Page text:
The enormous proportions of its interior are worth a look, but I’ve come here today to photograph one of the most endearing church sculptures in Paris, “Departure of the Fruits and Vegetables from the Heart of Paris 28 February 1969” by Raymond Mason.

The Departure of Fruits and Vegetables from the Heart of Paris.
The Departure of Fruits and Vegetables from the Heart of Paris. Photo GLKraut

“Departure” (completed in 1971) is so fitting at Saint-Eustache not only because the central food market that had existed since the Middle Ages was the raison d’être for the church but because this is a wonderful sculptural retelling of Paradise Lost, the departure from the Garden of Eden. (Also reminiscent of the departure from Anatevka at the end of Fiddler on the Roof.) Or, as the sculptor has written of that departure 40 years ago, “It’s the man of the Middle Ages that’s leaving.”

Detail of The Departure of Fruits and Vegetables from the Heart of Paris.
Detail of The Departure of Fruits and Vegetables from the Heart of Paris. Photo GLKraut.

Plaques & Pots, formerly Papeterie Moderne, now joins the procession in the departure of signs and numbers from the heart of Paris July 2009.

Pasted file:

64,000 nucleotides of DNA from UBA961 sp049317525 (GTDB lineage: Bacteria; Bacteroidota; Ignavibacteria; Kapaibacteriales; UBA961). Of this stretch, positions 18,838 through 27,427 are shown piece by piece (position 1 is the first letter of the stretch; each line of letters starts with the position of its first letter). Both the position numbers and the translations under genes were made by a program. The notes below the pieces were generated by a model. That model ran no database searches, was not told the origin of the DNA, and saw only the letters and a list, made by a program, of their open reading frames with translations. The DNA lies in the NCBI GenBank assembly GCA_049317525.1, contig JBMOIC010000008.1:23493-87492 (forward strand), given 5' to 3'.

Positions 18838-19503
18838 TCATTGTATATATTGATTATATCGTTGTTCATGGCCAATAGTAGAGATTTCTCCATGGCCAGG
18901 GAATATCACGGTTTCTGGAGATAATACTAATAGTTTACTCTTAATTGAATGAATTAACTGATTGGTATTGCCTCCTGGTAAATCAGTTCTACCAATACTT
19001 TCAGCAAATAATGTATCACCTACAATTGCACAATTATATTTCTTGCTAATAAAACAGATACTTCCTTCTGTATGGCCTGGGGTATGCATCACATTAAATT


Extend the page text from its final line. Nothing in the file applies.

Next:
Wishing Josette all the best in her future endeavors.


  1. Because of this post, I visited Josette today and found a nice little sign to take back to Seattle with me. I had to refrain from buying more because my suitcases are all close or over the 50 pound limit (yikes!). It is indeed a very cute shop and I felt sad that it was closing. Josette is charming and so sweet. She gave me as a gift a “vrai souvenir of Paris” – a butter slicer. Thanks for the post!!!!

  2. Kathie,
    I’m so glad you were able to get to know that precious little piece of old Paris before it disappears. Send me a picture of your sign in whatever special place you find for it back home. And enjoy the butter slicer.

  3. In 1971 as an American student hitching my way through Europe I had Les Halles at the top of my Paris agenda. I took many pictures of the disappearing cast iron architecture that was Les Halle. I still have memories and photos that remind me why places like Les Halle are so important for a vibrant and exciting city. I would love to know what happened to the cast iron columns.

    • David,
      Here’s a link to a French news film from 1971 showing Les Halles at the time that you would have been here:

      Of the 12 iron and glass pavilions designed by the architect Victor Baltard and built starting in the 1850s only one was fully dismantled and rebuilt elsewhere (Nogent-sur-Marne, a suburb of Paris). Other than a few pieces found elsewhere, Baltard’s pavilions were destroyed, to the regret of many.

  4. Hi, wonderful article! I notice that in the 2012 Google street view Josette’s shop is still there (rat-catcher sadly gone, though). Is it possible that someone else took over the shop? I’m about to send someone who is visiting Paris to Josette’s shop if it’s still there.
    thanks!! (and where did all the stuffed rats end up?)